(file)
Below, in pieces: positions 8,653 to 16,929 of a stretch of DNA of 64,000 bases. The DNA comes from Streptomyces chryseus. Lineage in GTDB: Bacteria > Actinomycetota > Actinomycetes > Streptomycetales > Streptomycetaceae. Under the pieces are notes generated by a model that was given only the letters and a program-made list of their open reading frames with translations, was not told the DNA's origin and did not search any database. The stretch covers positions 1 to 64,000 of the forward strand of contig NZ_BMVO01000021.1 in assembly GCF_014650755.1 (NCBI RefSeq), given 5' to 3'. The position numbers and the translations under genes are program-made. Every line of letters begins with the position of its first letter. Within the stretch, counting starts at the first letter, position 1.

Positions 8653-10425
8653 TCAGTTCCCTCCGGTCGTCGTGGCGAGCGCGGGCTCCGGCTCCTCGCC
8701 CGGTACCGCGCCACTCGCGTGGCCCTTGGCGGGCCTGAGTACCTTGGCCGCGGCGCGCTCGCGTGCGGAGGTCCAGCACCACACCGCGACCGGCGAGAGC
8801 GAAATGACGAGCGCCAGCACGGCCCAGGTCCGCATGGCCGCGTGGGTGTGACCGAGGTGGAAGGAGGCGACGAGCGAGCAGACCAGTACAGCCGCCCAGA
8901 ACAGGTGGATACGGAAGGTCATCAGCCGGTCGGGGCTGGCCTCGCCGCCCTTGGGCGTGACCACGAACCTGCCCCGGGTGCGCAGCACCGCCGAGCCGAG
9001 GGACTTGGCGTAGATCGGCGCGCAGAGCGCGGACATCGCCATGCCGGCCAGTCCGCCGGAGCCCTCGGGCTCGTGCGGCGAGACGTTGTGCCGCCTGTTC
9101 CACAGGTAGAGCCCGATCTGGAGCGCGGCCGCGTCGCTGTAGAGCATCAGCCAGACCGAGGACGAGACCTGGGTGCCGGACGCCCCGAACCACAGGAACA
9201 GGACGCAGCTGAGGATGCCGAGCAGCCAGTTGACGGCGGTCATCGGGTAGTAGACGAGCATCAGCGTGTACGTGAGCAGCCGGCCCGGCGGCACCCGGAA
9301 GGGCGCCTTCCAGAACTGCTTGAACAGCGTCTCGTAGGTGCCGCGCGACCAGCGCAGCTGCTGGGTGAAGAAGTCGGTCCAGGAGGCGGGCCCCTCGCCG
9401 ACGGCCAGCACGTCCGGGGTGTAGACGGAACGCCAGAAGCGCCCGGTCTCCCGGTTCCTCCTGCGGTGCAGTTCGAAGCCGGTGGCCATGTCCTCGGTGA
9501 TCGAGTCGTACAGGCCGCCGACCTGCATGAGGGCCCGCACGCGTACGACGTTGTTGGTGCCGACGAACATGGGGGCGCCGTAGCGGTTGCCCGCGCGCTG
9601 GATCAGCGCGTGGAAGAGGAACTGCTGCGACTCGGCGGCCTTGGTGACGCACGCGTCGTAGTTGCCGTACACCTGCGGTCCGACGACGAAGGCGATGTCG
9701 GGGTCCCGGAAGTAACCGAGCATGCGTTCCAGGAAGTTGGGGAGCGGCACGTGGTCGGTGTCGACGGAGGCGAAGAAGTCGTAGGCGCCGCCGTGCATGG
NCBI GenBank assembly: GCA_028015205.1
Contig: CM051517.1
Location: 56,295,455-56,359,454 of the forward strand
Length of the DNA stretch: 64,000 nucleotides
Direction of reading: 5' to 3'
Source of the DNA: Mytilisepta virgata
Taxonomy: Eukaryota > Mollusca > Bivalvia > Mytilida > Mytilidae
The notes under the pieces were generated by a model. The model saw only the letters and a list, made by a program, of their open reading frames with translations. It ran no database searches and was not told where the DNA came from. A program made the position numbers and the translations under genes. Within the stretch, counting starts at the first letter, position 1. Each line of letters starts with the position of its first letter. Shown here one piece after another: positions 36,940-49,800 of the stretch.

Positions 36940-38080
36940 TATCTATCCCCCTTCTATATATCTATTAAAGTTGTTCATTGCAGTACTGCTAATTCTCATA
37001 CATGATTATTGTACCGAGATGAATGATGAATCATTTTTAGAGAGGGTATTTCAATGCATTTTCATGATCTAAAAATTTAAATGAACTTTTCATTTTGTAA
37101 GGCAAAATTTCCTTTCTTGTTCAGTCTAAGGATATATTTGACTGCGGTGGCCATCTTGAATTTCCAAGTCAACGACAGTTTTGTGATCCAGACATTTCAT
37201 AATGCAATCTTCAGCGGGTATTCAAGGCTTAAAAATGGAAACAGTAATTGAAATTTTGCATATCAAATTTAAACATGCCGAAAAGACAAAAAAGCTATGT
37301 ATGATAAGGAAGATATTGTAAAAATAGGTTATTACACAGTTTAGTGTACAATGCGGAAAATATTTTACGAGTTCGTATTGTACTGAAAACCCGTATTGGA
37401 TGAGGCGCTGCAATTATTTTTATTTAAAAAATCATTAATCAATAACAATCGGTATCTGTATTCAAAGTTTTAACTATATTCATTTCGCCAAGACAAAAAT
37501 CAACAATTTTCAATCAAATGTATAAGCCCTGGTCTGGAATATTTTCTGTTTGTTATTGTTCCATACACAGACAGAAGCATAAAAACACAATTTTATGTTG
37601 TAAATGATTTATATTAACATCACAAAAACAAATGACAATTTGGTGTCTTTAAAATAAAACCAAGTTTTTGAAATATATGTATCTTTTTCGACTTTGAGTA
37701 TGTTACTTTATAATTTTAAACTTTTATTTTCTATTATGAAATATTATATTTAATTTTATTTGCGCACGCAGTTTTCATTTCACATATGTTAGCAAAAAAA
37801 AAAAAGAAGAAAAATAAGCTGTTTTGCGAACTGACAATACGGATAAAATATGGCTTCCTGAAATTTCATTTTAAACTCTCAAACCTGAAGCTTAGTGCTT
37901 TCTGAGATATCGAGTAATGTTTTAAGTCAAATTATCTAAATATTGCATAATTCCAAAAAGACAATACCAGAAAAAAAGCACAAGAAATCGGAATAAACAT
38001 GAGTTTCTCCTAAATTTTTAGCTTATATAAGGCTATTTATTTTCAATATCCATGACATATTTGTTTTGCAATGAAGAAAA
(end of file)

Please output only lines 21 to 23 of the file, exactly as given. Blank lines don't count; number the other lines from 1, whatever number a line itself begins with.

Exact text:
Taxonomy: Eukaryota > Mollusca > Bivalvia > Mytilida > Mytilidae
The notes under the pieces were generated by a model. The model saw only the letters and a list, made by a program, of their open reading frames with translations. It ran no database searches and was not told where the DNA came from. A program made the position numbers and the translations under genes. Within the stretch, counting starts at the first letter, position 1. Each line of letters starts with the position of its first letter. Shown here one piece after another: positions 36,940-49,800 of the stretch.

Positions 36940-38080